BARON, MICHEL (1653-1729), French actor (whose family name originally was Boyron), was born in Paris, the son of a leading actor (d. 1655) and of a talented actress (d. 1662). At the age of twelve he joined the company of children known as the Petits Comédiens Dauphins, of which he was the brightest star. Molière was delighted with his talent, and with the king's permission secured him for his own company. In consequence of a misunderstanding with Molière's wife, the actor withdrew from the dramatist's company, but rejoined it in 1670, reappearing as Domitien in Corneille's Tite et Bérénice, and in his Psyche. He remained in this company until Molière's death. He then became a member of the company at the Hôtel de Bourgogne, and from this time until his retirement in 1691 was undisputed master of the French stage, creating many of the leading rôles in Racine's tragedies, besides those in two of his own comedies, L'Homme à bonnes fortunes (1686), and La Coquette (1687). He also wrote Les Enlèvements (1685), Le Débauché (1689), and translated and acted two plays of Terence. In 1720 Baron reappeared at the Palais Royal, and his activity on the stage was renewed in a multitude of parts. He died on the 22nd of December 1729.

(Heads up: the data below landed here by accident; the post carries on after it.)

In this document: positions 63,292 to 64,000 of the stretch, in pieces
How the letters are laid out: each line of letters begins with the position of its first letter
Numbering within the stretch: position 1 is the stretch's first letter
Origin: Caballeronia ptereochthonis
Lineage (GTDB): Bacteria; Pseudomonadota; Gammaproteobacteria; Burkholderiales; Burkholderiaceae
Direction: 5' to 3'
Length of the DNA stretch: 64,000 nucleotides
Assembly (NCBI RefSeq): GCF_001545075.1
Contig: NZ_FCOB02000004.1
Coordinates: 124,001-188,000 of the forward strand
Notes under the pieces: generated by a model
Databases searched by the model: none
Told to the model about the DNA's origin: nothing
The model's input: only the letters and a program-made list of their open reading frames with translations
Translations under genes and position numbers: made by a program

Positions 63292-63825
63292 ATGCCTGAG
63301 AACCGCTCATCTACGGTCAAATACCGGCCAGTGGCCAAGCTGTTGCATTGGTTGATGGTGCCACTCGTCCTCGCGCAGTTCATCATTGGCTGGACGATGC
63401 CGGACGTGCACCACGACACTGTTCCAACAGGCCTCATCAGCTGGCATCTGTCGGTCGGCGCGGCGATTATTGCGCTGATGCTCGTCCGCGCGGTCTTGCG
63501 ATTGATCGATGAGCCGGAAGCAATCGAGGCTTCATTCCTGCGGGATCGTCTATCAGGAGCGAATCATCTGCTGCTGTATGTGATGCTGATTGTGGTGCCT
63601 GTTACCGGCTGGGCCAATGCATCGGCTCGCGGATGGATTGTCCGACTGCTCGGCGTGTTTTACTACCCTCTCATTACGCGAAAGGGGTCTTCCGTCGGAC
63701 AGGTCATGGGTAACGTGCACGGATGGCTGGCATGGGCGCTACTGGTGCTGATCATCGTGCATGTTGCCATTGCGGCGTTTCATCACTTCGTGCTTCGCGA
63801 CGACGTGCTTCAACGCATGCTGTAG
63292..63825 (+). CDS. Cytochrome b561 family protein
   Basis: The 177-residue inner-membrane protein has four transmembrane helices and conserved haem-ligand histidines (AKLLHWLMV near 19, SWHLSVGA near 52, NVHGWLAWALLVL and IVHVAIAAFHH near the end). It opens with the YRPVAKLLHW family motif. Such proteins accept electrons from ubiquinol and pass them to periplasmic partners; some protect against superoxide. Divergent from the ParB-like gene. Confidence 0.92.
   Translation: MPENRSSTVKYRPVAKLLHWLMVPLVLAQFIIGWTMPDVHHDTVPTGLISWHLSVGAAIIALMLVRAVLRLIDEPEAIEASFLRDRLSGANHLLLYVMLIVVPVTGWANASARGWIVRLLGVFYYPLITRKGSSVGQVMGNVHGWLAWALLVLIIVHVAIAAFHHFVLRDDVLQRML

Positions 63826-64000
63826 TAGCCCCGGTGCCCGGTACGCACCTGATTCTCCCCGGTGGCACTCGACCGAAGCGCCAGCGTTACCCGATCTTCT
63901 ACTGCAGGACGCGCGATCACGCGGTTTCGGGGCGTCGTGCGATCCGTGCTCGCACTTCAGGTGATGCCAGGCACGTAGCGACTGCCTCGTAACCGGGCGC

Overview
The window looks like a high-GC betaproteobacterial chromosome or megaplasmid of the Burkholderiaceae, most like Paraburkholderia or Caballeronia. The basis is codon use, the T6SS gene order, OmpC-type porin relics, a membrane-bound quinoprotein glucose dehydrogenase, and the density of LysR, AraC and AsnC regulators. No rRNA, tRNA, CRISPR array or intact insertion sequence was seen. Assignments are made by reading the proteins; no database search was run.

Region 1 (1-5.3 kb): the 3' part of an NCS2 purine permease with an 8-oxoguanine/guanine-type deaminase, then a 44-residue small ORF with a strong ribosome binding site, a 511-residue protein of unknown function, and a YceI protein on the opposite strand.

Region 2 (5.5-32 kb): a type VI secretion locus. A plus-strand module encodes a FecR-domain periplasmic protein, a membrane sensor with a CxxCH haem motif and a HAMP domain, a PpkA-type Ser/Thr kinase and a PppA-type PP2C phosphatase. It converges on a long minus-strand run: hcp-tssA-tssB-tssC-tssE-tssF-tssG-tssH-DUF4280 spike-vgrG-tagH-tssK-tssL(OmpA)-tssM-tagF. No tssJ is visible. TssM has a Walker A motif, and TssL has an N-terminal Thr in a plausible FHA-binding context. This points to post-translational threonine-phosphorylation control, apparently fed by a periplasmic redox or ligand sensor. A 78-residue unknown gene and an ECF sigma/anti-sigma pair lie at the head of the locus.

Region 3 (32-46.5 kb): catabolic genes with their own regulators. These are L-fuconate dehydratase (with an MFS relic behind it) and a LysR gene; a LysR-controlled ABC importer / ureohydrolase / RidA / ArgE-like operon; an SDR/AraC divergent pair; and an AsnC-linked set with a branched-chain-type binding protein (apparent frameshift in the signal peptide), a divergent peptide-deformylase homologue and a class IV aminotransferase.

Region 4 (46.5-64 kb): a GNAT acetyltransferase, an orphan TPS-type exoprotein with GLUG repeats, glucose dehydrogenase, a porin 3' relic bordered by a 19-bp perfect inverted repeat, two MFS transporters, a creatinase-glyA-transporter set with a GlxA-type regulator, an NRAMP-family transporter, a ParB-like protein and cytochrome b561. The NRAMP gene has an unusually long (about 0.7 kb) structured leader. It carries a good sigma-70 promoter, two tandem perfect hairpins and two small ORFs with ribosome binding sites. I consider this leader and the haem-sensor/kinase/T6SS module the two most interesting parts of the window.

His son Etienne Michel Baron (1676-1711) was also a fine actor, and left a son and two daughters who all played at the Comédie Française.
See George Monval, Un Comédien amateur d'art (1893); also the Abbé d'Allamial's Lettres à mylord XXX. sur Baron et la demoiselle Lecouvreur, in F. G. J. S. Andrieux's Collection des mémoires sur l'art dramatique (1822).
Note - this article incorporates content from Encyclopaedia Britannica, Eleventh Edition, (1910-1911)